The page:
The difference between complex and complicated

We often think that complicated and complex are on a continuum, that complex is just a magnitude above complicated; or that they are synonyms. These are actually different, and one cannot address complex systems in the same way as complicated. Many improvement efforts fail by not seeing the difference and they throw resources at projects that are bound for failure because they are looking at the system the wrong way.

Complicated problems originate from causes that can be individually distinguished; they can be address­ed piece by­ piece; for each input to the system there is a proportionate output; the relevant systems can be controlled and the problems they present admit permanent solutions.

Complex problems result from networks of multiple interacting causes that cannot be individually distinguished and must be addressed as entire systems. In complex systems the same starting conditions can produce different outcomes, depending on interactions of the elements in the system. They cannot be addressed in a piecemeal way; they are such that small inputs may result in disproportionate effects; the problems they present cannot be solved once and for ever, but require to be systematically managed and typically any intervention merges into new problems as a result of the interventions dealing with them;  and the relevant systems cannot be controlled – the best one can do is to influence them, or learn to “dance with them” as Donella Meadows said.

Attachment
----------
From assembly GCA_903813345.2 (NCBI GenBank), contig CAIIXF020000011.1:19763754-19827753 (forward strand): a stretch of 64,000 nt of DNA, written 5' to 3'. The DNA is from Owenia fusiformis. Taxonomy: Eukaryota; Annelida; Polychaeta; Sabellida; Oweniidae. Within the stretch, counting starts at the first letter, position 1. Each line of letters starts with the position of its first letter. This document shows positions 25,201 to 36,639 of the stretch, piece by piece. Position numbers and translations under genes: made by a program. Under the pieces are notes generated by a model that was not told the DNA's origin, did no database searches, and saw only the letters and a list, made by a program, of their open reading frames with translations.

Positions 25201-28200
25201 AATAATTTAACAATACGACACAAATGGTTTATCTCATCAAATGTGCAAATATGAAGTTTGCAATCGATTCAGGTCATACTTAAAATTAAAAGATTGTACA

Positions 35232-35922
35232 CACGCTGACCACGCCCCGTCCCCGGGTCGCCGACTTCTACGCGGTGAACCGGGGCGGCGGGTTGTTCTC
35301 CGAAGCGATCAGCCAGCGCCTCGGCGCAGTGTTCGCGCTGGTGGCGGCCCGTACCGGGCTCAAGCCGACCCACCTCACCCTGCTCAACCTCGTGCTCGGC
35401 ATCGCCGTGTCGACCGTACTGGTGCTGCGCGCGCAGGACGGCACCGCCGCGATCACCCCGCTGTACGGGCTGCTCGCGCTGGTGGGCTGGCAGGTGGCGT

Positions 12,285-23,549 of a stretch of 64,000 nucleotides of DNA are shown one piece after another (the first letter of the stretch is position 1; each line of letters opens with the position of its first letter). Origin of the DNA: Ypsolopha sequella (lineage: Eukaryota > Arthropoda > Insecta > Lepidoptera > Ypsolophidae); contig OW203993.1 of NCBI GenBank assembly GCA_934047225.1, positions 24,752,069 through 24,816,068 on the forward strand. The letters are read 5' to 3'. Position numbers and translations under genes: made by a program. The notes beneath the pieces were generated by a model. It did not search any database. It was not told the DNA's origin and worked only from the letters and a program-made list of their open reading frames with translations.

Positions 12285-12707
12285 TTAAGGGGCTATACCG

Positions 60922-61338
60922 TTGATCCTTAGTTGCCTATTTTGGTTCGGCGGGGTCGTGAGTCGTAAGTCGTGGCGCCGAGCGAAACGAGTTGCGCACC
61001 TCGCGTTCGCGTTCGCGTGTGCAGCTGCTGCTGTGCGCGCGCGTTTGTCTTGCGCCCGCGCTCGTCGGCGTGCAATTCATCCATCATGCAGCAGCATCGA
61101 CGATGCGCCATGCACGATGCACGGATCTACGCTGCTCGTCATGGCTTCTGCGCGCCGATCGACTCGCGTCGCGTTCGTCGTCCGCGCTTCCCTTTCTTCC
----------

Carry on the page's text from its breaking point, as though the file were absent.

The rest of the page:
Lets break down some ways these look and act different by looking at some of the key terminology.

Causality, the relationship between the thing that happens and the thing that causes it

Complicated Linear cause-and-effect pathways allow us to identify individual causes for observed effects.
ComplexBecause we are dealing with patterns arising from networks of multiple interacting (and interconnected) causes, there are no clearly distinguishable cause-and-effect pathways.

This challenges the usefulness of root cause analysis. Most common root cause analysis methodologies are based on cause-and-effect.

Linearity,  the relationships between elements of a process and the output

ComplicatedEvery input has a proportionate output
ComplexOutputs are not proportional or linearly related to inputs; small changes in one part of the system can cause sudden and unexpected outputs in other parts of the system or even system-wide reorganization.

Think on how many major changes, breakthroughs and transformations, fail.

Reducibility, breaking down the problem

ComplicatedWe can decompose the system into its structural parts and fully understand the functional relationships between these parts in a piecemeal way.
Complex The structural parts of the system are multi-functional — the same function can be performed by different structural parts.  These parts are also richly inter-related i.e. they change one another in unexpected ways as they interact.  We can therefore never fully understand these inter-relationships